As hundreds of thousands of Syrians travel the so-called refugee highway en route to a safer climate in Europe, at least 10,000 of their counterparts are turning a temporary Iraqi refugee camp into a permanent home.
CBC's Bob McKeown got an in-depth look at the Kawergosk refugee camp north of Erbil, in the Kurdish region of northern Iraq, where families first arrived two years ago, a surge prompted by the escalation of the Syrian conflict.
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About half of those living in the camp are children. The haunted appearance of those kids arriving from war-torn homes gets reflected in violent behaviour and artwork, McKeown reported. Small hands sketch images of blood and bombings, UNICEF representative Colin Michaels told the fifth estate team.
But extensive psychological services are available. The symptoms of trauma usually begin to abate as children settle in to a new life, McKeown said in a telephone interview from the ground.
McKeown himself experienced the danger of the conflict with the militant group ISIS, as a mortar strike occurred metres away from him, killing one soldier from the Kurdish forces, known as the Peshmerga, and injuring three others. The following is an edited transcript.
On the ground
Q: I heard that you encountered some trouble the other day. What happened?
A: We were moving toward the Islamic State territory, looking at (what) had been an [ISIS] village that had been bombed and effectively destroyed. We were pretty close to the front, and an Allied air attack took place over a buffer zone where the safe territory ends before Islamic State territory begins.
We were between two Kurdish Peshmerga gun towers …. The one we were closer to suffered a direct strike by a mortar. Now, mortars are supposed to throw shrapnel 200 or 300 metres in either direction …. We were standing about 20 metres away from where this hit.
It hit right on the gun tower, about 15 feet [four metres] above us, but there was a concrete bunker there and it hit right inside.
Had it been even inches closer to us … we would have been seriously injured, if not worse. In fact, one of the soldiers who was looking down on us when this happened was killed and three others were badly injured.
Battlefield first aid is one of the things the Canadians help the Peshmerga with; they tried to save the soldier who died and they tried to stabilize the others. So we watched that happen.
It was a reminder that this is very definitely a war zone. We're told that these attacks happen every day.
Q: Tell me more about what you've seen in the past day.
A: We spent the day at one of a number of refugee camps. We're in northern Iraq, in the Kurdish region, and there are several refugee camps here. One of the biggest is at Kawergosk, north of Erbil, and it's a camp for Syrian refugees.
There are more than 10,000 of them there, and they've all come over the last two years, really since the civil war in Syria began to get much worse. Many of them have been there for the full two years; that's about as long as a lot of the refugees in Iraq have been in the same place.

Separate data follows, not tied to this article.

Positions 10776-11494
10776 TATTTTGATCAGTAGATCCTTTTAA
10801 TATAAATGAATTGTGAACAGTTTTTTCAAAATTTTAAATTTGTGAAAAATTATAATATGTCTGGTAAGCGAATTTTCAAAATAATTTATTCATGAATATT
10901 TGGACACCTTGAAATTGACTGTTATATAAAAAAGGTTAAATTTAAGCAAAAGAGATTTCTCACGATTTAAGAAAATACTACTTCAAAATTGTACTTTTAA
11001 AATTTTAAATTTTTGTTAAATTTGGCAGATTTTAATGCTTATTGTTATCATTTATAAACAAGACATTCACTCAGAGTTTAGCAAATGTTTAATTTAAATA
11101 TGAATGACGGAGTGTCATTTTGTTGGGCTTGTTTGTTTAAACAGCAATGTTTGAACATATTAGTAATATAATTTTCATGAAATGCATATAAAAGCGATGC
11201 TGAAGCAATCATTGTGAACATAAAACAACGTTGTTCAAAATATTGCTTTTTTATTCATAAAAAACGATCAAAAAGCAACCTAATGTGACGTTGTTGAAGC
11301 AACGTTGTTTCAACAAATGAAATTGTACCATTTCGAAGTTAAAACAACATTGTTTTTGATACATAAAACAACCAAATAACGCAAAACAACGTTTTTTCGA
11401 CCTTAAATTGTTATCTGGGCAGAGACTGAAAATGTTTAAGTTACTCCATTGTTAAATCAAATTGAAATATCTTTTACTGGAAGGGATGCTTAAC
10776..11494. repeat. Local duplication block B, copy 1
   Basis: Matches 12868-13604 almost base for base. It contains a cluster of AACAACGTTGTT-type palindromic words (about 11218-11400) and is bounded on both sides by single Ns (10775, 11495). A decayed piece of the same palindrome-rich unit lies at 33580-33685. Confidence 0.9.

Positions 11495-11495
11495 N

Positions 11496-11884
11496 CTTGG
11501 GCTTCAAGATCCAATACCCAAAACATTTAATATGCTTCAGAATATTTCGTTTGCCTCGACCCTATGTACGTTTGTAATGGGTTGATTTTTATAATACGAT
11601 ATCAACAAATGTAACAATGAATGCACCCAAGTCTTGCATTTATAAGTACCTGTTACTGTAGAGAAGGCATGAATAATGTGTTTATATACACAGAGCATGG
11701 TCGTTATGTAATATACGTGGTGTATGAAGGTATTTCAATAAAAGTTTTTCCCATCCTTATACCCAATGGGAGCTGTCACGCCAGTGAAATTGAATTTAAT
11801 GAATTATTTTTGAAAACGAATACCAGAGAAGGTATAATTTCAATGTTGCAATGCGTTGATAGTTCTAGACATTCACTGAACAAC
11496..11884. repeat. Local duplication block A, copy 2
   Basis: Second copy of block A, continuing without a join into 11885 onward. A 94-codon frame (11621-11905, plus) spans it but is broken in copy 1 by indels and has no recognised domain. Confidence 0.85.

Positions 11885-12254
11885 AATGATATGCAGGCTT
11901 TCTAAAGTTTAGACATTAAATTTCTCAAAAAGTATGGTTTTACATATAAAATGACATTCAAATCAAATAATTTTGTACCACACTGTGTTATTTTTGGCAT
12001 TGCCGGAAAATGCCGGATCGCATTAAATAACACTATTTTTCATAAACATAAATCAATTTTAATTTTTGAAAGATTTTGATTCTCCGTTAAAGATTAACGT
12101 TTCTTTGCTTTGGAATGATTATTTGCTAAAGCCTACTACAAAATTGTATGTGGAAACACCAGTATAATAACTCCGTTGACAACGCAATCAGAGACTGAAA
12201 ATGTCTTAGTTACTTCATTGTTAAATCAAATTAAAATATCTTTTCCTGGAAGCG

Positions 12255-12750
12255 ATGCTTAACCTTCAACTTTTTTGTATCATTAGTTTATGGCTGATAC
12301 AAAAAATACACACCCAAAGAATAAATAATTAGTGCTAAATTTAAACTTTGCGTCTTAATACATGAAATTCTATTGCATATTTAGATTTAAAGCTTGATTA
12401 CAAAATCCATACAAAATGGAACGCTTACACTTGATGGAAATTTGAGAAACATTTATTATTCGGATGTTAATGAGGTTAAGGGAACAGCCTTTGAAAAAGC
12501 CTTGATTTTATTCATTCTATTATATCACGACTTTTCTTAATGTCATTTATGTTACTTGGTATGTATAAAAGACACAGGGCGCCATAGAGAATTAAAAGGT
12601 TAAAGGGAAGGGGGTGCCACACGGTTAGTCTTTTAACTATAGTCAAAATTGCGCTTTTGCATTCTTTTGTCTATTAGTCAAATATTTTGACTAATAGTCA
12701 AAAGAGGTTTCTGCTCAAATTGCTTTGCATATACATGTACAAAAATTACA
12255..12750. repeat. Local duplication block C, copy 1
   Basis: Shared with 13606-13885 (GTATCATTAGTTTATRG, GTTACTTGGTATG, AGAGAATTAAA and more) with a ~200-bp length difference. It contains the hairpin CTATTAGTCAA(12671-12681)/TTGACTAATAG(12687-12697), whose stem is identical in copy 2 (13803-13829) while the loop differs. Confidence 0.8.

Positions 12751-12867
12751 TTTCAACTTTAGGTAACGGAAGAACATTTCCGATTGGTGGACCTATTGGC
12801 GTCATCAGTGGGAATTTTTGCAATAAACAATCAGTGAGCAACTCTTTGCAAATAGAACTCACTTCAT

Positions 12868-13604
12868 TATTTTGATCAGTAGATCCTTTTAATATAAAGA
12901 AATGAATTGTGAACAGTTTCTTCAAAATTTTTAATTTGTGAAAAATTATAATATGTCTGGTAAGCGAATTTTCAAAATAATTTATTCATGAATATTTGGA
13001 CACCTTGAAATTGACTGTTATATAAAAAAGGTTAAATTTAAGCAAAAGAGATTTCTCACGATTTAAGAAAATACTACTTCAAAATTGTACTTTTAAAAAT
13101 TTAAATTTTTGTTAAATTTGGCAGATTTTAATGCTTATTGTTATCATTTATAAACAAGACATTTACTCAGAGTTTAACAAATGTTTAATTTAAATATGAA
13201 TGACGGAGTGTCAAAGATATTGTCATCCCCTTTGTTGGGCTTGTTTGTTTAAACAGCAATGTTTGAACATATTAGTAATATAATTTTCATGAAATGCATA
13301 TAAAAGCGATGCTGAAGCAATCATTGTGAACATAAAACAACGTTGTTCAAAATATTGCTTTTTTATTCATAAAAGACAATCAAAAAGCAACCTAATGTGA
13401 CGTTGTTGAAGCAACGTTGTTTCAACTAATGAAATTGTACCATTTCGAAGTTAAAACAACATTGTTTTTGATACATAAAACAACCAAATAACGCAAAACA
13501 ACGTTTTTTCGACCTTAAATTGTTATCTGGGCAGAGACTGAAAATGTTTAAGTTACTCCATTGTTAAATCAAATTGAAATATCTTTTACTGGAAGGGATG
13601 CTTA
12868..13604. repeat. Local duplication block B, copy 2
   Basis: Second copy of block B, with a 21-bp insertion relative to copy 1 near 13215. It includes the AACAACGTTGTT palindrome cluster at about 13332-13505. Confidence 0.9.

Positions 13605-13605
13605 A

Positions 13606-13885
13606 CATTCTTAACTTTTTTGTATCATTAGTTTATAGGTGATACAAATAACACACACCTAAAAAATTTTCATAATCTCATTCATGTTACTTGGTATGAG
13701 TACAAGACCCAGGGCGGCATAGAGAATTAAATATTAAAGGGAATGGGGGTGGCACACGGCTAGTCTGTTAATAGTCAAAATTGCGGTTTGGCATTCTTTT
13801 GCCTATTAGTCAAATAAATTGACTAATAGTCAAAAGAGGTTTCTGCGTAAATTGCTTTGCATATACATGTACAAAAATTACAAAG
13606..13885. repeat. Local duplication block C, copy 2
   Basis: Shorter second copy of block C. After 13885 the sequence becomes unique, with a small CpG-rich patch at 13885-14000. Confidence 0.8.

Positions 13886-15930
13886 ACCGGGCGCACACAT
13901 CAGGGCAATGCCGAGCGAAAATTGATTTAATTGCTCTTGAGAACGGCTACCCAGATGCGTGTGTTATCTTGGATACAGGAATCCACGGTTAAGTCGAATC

Q: What kind of medical support is available in the camp?
A: What we saw in particular were the child-oriented facilities. They've got safe spaces for children, because, in many cases, these are children who have been scarred, emotionally and psychologically, by their experiences.
And there are many, many babies born there. Apparently the birth rate at this camp is far beyond the birth rate outside of the camp, so as a consequence, they've got very thorough pre-natal and immunization programs. The care that these kids get when they're born here is as good as or better than they would get anywhere else.
Q: What have you heard specifically from some of the refugees you've spoken with?
A: The interesting thing here is that these are not people who will be expected to join the mass migration that we've seen ongoing in Europe recently. First of all, these are Kurdish people from Syria and they've come … from a place where they may have been a minority … to the Kurdish region of Iraq. It's like coming home for them in a sense.
And the second thing is, though … you think of refugee camps as transient institutions definitively, it looks like it's been there forever. It's orderly, it's tidy. There are businesses. There are shops, There are barbers and hairdressers and schools. The kids are all dressed very neatly in clean clothes. They're well behaved. There are medical facilities.
Because it is a place that has this infrastructure and permanence … they expect that most of them will stay here. In fact, they say that some of them already are getting homes outside of the camp, and they come back to the camp for services. They're getting jobs in the area, which is really quite phenomenal, but I think it's also a sad sign that the situation is not going to change imminently, and they're resigned to the fact that they're going to be here for a long time.